Flavours from Afar

mailife - - Contents - By PRIYA DARSNI Shar­ing recipes learned from lo­cals in far­away places, with a twist here and there!


I re­cently trav­elled through Ar­gentina — a vi­brant South Amer­i­can na­tion built pre­dom­i­nantly by Ital­ian im­mi­grants dur­ing the mass Euro­pean mi­gra­tion pe­riod of 1880-1920. There are many won­der­ful byprod­ucts of Ar­gentina’s immigration his­tory, and one of these is the food re­lated tra­di­tions car­ried over from Italy. It is cus­tom­ary in the cap­i­tal city, Buenos Aires to eat a pop­u­lar Ital­ian dish called ‘gnoc­chi’ ev­ery fort­night, on the day be­fore pay day. The tra­di­tion owes it­self to the early set­tlers who dwelt in the poor dock­worker com­mu­ni­ties of La Boca and found them­selves liv­ing from pay­day to pay­day. Gnoc­chi, a de­li­cious yet cheap to make dish, quickly be­came the go-to for those days be­fore work­ers got their pay, when most fam­i­lies were strug­gling to make ends meet. Till this day, restau­rants through­out the cap­i­tal will add gnoc­chi to menu ev­ery fort­night as pay day ap­proaches. Sit­ting in a colour­ful La Boca restau­rant eat­ing a four-cheese sauce gnoc­chi, my mind raced back to the quaint lit­tle vil­lage of Vernezza in Cinque Terre, Italy where I learned to make these soft flavour-packed pil­lows of good­ness. It was my birth­day week and I had rented a lit­tle cot­tage from AirBnB that came com­plete with the sound of waves crash­ing in the nearby ocean, a cob­ble­stone path­way lead­ing to Castello Do­ria and a feisty Ital­ian Nonna (grand­mother) liv­ing up­stairs. Ev­ery morn­ing I would walk out to the vil­lage shops, buy two cups of cap­puc­cino and bring it back to my cot­tage where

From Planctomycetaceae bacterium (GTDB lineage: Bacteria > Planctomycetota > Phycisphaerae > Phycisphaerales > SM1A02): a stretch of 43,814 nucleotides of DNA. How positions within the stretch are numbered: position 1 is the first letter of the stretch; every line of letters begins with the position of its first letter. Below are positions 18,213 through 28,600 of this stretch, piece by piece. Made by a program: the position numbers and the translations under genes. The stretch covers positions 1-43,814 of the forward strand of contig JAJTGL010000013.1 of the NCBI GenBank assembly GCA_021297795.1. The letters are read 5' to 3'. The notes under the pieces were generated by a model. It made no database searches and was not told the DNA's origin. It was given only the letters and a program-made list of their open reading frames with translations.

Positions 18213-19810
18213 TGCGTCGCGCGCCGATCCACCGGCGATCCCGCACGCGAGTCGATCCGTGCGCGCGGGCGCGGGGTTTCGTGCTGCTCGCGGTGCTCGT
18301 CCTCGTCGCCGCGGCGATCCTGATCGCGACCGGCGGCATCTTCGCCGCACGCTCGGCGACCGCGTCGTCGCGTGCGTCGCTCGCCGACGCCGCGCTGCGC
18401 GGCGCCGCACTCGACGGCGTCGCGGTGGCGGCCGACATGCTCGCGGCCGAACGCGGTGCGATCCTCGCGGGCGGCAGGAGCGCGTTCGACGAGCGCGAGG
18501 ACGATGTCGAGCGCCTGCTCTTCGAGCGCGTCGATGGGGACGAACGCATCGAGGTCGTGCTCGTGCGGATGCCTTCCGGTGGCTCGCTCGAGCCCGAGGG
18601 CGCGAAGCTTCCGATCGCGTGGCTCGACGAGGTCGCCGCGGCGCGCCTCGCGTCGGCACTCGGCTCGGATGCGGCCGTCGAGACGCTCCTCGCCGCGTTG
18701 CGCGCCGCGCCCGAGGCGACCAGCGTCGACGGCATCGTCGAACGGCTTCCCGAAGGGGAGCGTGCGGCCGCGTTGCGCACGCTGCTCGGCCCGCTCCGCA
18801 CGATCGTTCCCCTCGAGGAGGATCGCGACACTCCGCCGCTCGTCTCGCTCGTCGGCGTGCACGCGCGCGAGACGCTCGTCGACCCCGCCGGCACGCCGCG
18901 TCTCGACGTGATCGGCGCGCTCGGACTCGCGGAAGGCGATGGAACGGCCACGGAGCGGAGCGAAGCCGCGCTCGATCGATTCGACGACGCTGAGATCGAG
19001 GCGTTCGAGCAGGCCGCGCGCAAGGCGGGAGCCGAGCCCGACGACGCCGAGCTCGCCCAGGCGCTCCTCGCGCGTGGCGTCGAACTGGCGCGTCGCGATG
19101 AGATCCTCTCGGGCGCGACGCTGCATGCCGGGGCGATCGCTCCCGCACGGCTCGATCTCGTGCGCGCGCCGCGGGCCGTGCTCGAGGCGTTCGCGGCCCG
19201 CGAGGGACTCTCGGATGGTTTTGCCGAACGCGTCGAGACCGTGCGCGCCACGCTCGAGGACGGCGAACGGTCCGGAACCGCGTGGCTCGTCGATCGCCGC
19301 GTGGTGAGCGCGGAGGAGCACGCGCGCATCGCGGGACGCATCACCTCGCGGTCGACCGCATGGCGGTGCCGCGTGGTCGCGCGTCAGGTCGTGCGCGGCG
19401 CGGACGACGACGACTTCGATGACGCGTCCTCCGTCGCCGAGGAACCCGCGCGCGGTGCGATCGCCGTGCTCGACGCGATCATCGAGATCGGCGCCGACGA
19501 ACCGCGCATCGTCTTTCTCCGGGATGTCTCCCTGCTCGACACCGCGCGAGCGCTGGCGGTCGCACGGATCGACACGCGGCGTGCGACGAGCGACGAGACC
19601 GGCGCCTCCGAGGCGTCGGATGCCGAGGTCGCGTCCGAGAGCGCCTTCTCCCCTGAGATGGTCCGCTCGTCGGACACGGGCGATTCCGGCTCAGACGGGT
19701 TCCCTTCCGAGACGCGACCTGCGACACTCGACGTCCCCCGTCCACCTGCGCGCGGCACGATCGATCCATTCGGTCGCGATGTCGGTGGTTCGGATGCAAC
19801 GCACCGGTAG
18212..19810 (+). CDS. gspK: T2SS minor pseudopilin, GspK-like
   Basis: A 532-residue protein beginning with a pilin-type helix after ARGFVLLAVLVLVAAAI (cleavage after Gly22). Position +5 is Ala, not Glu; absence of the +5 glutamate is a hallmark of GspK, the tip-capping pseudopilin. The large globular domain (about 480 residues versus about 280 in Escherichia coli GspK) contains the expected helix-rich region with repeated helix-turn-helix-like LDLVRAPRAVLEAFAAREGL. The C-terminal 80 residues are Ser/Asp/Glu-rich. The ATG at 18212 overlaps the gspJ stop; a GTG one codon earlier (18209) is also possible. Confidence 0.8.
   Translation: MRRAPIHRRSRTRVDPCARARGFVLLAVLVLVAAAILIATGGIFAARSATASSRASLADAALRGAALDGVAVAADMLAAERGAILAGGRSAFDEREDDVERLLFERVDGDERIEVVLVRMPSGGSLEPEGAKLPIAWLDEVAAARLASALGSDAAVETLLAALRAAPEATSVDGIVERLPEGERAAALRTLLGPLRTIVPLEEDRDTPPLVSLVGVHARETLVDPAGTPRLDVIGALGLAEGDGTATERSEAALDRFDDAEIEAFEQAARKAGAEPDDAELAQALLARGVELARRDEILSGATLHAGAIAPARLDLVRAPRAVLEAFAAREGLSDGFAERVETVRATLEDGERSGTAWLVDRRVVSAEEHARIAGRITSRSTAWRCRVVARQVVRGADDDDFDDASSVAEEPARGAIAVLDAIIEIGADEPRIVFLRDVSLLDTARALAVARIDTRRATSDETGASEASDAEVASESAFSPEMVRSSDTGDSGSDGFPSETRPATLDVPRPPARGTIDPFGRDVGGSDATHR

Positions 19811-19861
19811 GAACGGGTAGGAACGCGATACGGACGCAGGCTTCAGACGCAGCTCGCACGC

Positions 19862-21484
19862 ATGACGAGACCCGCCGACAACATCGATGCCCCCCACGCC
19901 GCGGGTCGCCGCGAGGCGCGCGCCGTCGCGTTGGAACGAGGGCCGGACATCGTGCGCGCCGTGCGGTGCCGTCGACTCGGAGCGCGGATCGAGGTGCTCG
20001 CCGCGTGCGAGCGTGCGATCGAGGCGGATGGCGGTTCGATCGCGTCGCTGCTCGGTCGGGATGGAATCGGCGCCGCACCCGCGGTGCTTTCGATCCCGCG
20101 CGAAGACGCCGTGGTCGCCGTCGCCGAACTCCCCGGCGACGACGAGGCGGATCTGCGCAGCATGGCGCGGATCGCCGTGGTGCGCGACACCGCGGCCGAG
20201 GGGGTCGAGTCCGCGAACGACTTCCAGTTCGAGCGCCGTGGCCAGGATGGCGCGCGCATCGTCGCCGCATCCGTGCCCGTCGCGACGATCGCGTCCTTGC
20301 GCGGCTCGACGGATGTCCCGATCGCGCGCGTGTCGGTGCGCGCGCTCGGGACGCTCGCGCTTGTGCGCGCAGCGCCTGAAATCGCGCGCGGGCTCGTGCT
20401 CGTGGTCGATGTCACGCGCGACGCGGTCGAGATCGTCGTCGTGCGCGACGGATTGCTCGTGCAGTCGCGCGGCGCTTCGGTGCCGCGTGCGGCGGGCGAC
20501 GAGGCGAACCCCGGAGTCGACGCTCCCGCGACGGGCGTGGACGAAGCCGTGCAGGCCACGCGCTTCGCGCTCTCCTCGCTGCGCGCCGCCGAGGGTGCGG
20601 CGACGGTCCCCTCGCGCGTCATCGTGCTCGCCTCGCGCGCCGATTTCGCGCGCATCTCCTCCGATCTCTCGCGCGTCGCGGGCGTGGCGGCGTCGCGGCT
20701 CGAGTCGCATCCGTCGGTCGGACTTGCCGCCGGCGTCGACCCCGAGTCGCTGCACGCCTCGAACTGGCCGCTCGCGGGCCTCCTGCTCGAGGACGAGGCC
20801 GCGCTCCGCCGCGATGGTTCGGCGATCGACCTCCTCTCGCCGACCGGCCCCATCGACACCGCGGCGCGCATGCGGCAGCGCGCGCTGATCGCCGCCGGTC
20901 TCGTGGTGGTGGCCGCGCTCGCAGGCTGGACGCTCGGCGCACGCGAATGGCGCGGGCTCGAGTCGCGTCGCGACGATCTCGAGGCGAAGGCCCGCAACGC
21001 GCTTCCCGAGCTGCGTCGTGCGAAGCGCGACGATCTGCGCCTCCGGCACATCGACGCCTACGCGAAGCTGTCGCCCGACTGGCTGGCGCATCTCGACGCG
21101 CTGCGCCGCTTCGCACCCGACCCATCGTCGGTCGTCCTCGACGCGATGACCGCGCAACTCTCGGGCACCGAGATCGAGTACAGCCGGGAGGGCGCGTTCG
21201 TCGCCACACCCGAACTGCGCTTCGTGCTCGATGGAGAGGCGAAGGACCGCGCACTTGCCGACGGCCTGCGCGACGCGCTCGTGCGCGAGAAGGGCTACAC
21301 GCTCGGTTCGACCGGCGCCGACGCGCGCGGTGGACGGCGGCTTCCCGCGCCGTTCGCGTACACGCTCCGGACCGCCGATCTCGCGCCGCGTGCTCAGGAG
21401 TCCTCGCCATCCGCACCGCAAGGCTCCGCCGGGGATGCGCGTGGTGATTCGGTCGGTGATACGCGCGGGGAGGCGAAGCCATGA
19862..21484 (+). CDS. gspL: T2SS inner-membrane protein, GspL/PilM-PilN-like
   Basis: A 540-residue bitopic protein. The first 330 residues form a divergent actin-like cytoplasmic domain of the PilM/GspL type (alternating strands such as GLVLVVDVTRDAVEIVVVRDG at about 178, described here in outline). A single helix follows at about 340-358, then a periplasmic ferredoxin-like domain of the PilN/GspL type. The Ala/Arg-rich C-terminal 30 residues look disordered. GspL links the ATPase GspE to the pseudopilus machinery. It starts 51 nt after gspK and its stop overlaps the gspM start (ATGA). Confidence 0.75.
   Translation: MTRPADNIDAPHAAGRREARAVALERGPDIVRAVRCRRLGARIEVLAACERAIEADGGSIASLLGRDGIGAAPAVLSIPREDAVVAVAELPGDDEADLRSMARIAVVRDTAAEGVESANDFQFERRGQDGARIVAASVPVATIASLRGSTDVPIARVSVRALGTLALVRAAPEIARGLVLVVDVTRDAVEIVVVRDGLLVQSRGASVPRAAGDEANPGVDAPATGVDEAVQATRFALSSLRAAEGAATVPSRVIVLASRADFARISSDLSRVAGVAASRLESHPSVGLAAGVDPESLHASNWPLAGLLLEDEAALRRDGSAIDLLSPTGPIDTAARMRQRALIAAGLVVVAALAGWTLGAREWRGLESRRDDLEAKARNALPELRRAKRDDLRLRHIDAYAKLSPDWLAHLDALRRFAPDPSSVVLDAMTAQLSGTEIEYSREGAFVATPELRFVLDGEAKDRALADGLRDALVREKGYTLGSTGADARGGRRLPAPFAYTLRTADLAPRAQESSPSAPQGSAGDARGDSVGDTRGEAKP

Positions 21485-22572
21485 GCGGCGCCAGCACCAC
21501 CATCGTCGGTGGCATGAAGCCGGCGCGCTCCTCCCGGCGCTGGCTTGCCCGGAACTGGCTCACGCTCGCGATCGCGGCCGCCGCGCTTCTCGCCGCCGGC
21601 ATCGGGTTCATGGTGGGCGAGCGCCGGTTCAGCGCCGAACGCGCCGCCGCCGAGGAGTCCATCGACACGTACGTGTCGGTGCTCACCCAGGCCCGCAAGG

Nonna would join me in the gar­den. She was used to English­s­peak­ing visi­tors and we were able to con­verse in patchy English — shar­ing sto­ries, draw­ing par­al­lels be­tween life in Fiji and life in the fish­ing vil­lages of Italy, and most mem­o­rably, shar­ing recipes. I learned how to make beau­ti­ful, pil­low-soft gnoc­chi in Nonna’s kitchen and told her that when I re­turned home I would share her love for this food with my friends. So friends, here it is — with a lit­tle is­land twist of co­conut milk which I am sure even Nonna would ap­prove of if co­conut trees grew on the Ital­ian coast. I have used a sim­ple burnt but­ter sauce in this recipe, but gnoc­chi is es­sen­tially a sub­sti­tute for pasta so you can pair these won­der­ful morsels with your favourite pasta sauce too.

In­gre­di­ents (serves 8 peo­ple) Gnoc­chi

4 large pota­toes, un­peeled 2 eggs 3 ta­ble­spoons co­conut milk 200g plain white flour, sifted Salt, to taste Pep­per, to taste Olive oil, for fry­ing


100g but­ter Mixed herbs (Fresh or Dried) 1 lime zest, grated Parme­san cheese, to serve

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